Final thoughts

In this article we have provided a step by step guide on how to trade options in India. These are the main points you should remember from this article:

  • Options are derivative instruments whose value depends on the value of the underlying asset.
  • Call options give us the right to buy the underlying asset at maturity. Put options, on the other hand, give us the right to sell the underlying asset at maturity.
  • Bullish views can be expressed by buying a call or selling a put.
  • Bearish views can be expressed by buying a put or selling a call.
  • You can use the Zerodha platform for options trading because it is very user-friendly and delays in order execution are rare.

If you have any doubts about options trading in India, feel free to leave a comment below. If you have any questions, please do not hesitate to contact me. Have a nice day and good trade!

Hitesh Singhi is an active derivatives trader with over 10 years of experience in trading futures and options on Indian equities and international energy commodities like Brent, WTI, RBOB, gasoline etc. He has traded on BSE, NSE, ICE and NYMEX. Hitesh’s credits include a degree in business management and an MBA in finance. Follow Hitesh here on Twitter!If you want to trade options in India, but aren’t sure where to start, you’ve come to the right place. You’ll find a lot of people who claim they can teach you how to trade options in India, but they all want to charge you an arm and a leg for the privilege. I personally know of no one who can teach you how to trade options in India, and I want to give you the tools to learn it yourself, for free.. Read more about how to trade in options in zerodha and let us know what you think.

Frequently Asked Questions

How much money do you need for options trading in India?

The amount of money needed for options trading in India depends on the type of options trading. If you are looking to trade options on a stock, the amount of money needed for options trading in India is $10,000. If you are looking to trade options on a stock index, the amount of money needed for options trading in India is $10,000. If you are looking to trade options on a commodity, the amount of money needed for options trading in India is $10,000. If you are looking to trade options on a currency, the amount of money needed for options trading in India is $10,000. If you are looking to trade options on a bond, the amount of money needed for options trading in India is $10,000. If you are looking to trade options on a futures contract, the amount of money needed for options trading in India is $10,000.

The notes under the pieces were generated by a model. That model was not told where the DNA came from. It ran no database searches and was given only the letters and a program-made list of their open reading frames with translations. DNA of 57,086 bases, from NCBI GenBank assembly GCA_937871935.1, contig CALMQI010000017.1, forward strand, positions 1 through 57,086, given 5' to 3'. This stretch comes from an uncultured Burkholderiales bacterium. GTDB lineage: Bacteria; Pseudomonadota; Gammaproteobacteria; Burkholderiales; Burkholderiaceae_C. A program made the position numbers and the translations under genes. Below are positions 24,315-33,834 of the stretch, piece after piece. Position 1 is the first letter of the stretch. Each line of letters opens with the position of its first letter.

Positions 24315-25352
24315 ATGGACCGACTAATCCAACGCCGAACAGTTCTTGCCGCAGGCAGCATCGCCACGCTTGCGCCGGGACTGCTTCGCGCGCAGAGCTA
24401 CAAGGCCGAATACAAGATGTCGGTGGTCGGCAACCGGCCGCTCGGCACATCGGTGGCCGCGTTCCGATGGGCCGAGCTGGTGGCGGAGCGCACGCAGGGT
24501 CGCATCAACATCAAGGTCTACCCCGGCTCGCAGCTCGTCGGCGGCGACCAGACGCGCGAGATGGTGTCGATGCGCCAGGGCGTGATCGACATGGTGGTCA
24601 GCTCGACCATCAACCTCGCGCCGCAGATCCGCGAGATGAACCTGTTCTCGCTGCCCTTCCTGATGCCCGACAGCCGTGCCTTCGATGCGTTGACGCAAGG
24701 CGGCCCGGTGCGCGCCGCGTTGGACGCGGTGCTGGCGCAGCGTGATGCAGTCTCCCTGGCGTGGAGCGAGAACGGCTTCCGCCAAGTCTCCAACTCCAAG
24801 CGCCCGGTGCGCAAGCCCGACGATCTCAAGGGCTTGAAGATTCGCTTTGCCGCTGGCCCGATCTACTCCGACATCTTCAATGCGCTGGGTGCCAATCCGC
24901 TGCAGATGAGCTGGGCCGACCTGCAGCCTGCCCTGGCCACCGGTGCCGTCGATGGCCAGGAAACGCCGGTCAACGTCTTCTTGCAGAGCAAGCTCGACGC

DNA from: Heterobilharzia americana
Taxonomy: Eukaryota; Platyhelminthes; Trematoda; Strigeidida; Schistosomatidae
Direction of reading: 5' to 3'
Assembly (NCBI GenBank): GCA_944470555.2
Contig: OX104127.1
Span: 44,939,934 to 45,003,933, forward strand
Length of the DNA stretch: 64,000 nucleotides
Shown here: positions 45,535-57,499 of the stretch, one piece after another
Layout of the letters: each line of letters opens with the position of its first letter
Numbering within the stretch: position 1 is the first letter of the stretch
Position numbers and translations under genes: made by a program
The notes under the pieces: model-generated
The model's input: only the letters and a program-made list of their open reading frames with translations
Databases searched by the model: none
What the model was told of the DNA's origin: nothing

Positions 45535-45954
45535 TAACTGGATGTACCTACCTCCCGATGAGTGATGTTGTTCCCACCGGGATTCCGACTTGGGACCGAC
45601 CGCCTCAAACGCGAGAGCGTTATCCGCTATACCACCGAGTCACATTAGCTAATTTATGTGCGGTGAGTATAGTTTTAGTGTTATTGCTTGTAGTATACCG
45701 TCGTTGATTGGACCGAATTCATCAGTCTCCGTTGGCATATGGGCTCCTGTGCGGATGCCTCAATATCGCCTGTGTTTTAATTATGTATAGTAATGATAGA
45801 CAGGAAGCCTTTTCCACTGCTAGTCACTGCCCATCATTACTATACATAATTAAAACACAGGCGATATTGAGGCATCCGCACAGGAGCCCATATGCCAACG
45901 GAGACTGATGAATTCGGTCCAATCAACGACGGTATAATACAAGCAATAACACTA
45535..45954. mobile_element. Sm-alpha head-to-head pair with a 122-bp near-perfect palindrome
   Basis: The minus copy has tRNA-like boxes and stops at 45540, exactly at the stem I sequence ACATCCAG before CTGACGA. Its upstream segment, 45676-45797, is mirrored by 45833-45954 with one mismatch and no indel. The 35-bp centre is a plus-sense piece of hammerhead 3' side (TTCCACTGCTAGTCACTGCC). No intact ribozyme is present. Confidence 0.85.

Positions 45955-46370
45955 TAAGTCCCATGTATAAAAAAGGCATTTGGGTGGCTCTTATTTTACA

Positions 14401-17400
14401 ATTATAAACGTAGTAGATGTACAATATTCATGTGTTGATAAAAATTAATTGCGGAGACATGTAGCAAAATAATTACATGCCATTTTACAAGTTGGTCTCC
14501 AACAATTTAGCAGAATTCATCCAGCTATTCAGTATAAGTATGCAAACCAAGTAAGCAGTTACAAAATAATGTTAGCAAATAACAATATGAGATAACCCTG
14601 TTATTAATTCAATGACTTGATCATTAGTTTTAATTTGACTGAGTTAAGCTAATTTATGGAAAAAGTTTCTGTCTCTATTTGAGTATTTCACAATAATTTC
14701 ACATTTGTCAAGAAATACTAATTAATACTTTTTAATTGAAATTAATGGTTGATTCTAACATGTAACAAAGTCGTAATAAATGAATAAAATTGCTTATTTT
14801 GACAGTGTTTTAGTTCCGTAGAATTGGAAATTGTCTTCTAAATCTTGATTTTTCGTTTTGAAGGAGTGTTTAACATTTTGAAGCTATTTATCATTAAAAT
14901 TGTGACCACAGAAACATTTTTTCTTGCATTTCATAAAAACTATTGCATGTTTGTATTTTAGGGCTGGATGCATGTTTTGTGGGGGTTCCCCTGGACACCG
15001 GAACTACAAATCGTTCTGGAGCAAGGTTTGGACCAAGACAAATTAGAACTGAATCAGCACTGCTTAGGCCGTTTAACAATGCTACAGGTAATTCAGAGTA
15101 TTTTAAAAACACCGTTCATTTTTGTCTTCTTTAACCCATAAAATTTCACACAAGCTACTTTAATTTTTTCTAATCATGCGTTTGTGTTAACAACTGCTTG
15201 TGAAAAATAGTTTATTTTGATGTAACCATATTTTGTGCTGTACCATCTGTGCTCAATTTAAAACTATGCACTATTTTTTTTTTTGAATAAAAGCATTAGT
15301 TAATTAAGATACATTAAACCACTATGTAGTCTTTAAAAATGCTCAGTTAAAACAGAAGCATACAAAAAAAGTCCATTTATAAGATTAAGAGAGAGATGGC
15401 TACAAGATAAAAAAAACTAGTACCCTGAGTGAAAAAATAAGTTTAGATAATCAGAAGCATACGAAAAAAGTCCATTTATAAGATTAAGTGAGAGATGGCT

What are the steps to trading options?

The steps to trading options are as follows: 1. Determine the expiration date of the option. 2. Determine the strike price of the option. 3. Determine the premium of the option. 4. Determine the amount of the premium. 5. Determine the amount of the option. 6. 7. 8. 9. 10. 11. 12. 13. 14. 15. 16. 17. 18. 19. 20. 21. 22. 23. 24. 25. 26. 27. 28. Determine the amount of the

How do you successfully trade options for beginners?

To trade options successfully for beginners, you need to know the basics of options trading. Options are a type of derivative that gives the buyer the right, but not the obligation, to buy or sell an underlying asset at a certain price on or before a certain date. Options are traded in the form of contracts, which are standardized agreements between two parties that specify the terms of the trade. Options are traded on the Chicago Board Options Exchange (CBOE) and the International Securities Exchange (ISE). The buyer of an option pays a premium to the seller, who is known as the option writer, in exchange for the right to buy or sell the underlying asset at a certain price on or before a certain date. The buyer of an option has the right, but not the obligation, to enter the trade. The option writer has the obligation to fulfill the terms of the contract. The buyer of an option pays a premium in return for the right to buy or sell the underlying asset at a certain price on or before a certain date.

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About the author

Trader Pit

A yogi who like Finance and Technology. I have been in Indian Stock market for over 12 years now as financial analyst, portfolio manager, trader. Now, I focus on Yoga, Financial Education & Long term investing.